Fifteensquared

Never knowingly undersolved.

Financial Times 13,940 by Monk

Posted by PeeDee on February 29th, 2012

PeeDee.

I found this quite difficult, but ultimately a very satisfying solve.  Thank you Monk.

There were lots of good clues, my favourites being 12 across (for the surface), 18 across (which had me completely baffled for a while), 5 down (surface again) and 13 down (the spelling is nothing like the homophone).

Hold your mouse pointer over a clue number to read the clue.

Across
1 GASTRIC STRAteGIC* (manoeuvres=anagram) missing the extremities of ‘the’ – definition is ‘of the corporation’, a fat belly. A slightly stretched definition, since gastric refers to the inner workings of the stomach rather than then the outer appearance of the body, but I like it anyway.
5 ARAL SEA ALSo (too, almost) in AREA (region) – lake between Kazakhstan and Uzbekistan, now almost dried up.
9 STANDARD BEARERS STANDARD (regular) BEARERS (supporters) – definition is ‘outstanding leaders’
10 ORDAINS cryptic definition
11 LORELEI RE (regarding, about) in LOL (laugh out loud, textspeak) with IE (that is) reversed – water spirit of the Rhine river, tempting river travellers onto the Lorelei rock
12 TEN COMMANDMENTS COMMAND MEN (influence soldiers) in TENTS (under canvas)
13 GLOUCESTERSHIRE A cryptic refernce to the nusrsery rhyme ‘Doctor Foster went to Gloucester in a shower of rain…’ but I can’t say exactly what. The rhyme suggests he was only visiting Glouscester and after the shower incident he never went back again, but I suppose he could have treated patients from the surrounding area.
17 ONASSIS N S (poles) in OASIS (rock band) – Jackie Onassis, wife of President John F. Kennedy
18 HINDLEG HIND (deer) and LEG (on, side of the field in cricket) – what a deer stands on
19 CRIME PASSIONNEL (IMPERSONAL SINCE)* – snuffing out=murder, flame=lover
20 IGNITED campaIGN IT EDified
21 RAMESES RASES (levels) housing ME (yours truly)
Down
1 GO SHORT GOSH (my!) sTeReO (regularly=every other letter) reversed (set up)
2 STANDING OVATION (VAN DOING)* inside STATION (position)
3 RODRIGO ROD (crop) coming before (introducing) RIGOr (a cold feeling) missing R=right
4 CHRISTMAS ISLAND CHRISTMAS (festival) ISLAND (eg Hawaii)
5 AMBULANCE CHASER (LUNCHES A MACABRE)* crook=anagram
6 ANAGRAM cryptic definition
7 SHETLAND ISLANDS (LANDSLIDES SHAN’T)* anagram=hit – I think ‘hit’ is a bit tenuous for an anagram indicator
8 AUSSIES US (American) and E (European) in AS IS (the existing circumstances)
13 GNOCCHI sounds like “knock E”
14 COSIEST COt (bed, no T=time) SIESTa (nap, shortened)
15 SUN ROOM MOOR (heath) reversed following SUN (UK tabloid newspaper)
16 ENGULFS GULF (Arab states) in crimE preventioN officerS (last letters of)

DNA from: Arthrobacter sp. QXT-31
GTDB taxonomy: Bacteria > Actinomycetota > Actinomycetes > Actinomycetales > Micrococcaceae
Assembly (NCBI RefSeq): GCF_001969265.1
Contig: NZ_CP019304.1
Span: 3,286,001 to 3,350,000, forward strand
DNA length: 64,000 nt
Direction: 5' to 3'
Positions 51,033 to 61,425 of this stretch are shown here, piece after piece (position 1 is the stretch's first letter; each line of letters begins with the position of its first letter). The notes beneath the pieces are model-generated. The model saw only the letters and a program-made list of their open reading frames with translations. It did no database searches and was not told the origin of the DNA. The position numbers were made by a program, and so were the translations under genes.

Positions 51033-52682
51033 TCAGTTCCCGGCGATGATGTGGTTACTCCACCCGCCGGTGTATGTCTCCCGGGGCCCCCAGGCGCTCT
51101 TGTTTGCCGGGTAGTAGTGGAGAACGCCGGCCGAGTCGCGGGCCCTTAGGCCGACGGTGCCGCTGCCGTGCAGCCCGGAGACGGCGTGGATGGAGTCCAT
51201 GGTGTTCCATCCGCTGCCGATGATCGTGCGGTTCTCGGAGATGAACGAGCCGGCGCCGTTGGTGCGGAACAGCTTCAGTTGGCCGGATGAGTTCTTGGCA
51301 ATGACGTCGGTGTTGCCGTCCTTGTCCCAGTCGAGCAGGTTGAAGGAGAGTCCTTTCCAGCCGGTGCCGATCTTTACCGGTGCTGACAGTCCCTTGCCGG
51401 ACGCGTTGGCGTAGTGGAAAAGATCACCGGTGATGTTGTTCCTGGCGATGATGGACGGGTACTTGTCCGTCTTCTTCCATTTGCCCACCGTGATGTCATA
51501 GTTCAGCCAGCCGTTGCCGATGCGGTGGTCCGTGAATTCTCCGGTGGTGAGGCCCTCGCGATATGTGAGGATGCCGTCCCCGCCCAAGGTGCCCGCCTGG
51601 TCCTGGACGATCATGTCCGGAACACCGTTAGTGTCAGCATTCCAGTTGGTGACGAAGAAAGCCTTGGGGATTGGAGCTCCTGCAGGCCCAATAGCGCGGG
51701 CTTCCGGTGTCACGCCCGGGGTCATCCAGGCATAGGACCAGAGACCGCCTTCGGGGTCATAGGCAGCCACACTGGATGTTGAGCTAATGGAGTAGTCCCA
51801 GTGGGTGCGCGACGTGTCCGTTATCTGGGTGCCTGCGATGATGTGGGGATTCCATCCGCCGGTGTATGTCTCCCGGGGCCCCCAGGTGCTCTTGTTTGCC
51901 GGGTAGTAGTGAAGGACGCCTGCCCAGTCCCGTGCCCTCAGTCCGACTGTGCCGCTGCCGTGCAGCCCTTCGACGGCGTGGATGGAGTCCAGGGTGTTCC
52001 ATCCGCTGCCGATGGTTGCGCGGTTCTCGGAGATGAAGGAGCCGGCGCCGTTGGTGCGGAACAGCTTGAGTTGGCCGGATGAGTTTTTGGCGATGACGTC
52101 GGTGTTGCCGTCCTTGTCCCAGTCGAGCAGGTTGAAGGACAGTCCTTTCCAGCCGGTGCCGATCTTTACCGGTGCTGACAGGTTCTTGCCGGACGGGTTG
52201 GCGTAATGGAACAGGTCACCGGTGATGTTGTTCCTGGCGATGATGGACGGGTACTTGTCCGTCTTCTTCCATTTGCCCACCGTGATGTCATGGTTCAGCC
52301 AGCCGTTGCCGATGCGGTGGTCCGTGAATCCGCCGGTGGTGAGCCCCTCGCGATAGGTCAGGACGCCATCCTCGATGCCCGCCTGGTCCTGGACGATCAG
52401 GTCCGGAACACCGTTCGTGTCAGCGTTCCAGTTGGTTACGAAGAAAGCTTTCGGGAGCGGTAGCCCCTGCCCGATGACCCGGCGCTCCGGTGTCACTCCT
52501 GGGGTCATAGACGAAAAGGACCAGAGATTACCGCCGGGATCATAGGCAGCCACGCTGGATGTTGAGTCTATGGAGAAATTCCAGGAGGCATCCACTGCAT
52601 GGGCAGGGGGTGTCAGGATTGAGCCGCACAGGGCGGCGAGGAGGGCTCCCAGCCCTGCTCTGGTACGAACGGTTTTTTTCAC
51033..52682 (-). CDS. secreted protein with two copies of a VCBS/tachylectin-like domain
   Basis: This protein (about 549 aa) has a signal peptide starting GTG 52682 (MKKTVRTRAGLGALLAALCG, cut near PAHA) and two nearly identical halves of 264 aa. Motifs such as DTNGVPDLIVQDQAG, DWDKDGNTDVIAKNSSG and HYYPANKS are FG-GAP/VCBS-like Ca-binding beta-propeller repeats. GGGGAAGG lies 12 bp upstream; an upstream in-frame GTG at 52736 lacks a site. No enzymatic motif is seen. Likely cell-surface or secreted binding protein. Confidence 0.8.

*anagram

4 Responses to “Financial Times 13,940 by Monk”

  1. Pelham Barton says:

    Thanks Monk for a very enjoyable crossword and PeeDee for the blog. No complaints about the amount of cross-checking or linkage between sections in this grid! Favourite clue 1dn, with the “& lit” at 18ac a close second.

    13ac: My last one in – second last was 16dn, and the ending in S-I-E made things clear. The link to the nursery rhyme is a bit weak, but I was happy with it.

    7dn: I think “hit” here is a good deal better than a lot of the anagram indicators that we get these days. It works for me as past (or, rather, passive) participle of hit vt in the senses “to hurt, affect painfully (fig)” or “to murder (sl)”, both from Chambers 2008.

    Two small typos in the blog as it stands at present – 17ac is N S in OASIS and the answer to 21ac is RAMESES. More substantially on 17ac, I do not think that you need to call N S “magnetic” poles.

  2. togo says:

    Been busy and returned to 225 to see how people had responded to this puzzle, which I very much enjoyed (and thanks for the blog PeeDee). I agree with Pelham Barton that 1d was very good – in fact superb. I’m afraid that, possibly unlike PeeDee, I loved the audacity of 13a – in any case , Dr F went to the county town – and why not from his county practice?

  3. Jon88 says:

    I raised an eyebrow at 17a — it’s very stretchy to link “first lady” and ONASSIS, given that she was clearly not the first lady when she was Onassis.

    Thanks to PeeDee for clearing up my ?s.

  4. Pelham Barton says:

    Jon88@3 re 17ac: The definition is “First lady once”. Her name was Onassis when she died, so that is the correct name to use now to describe her, and she was once first lady.

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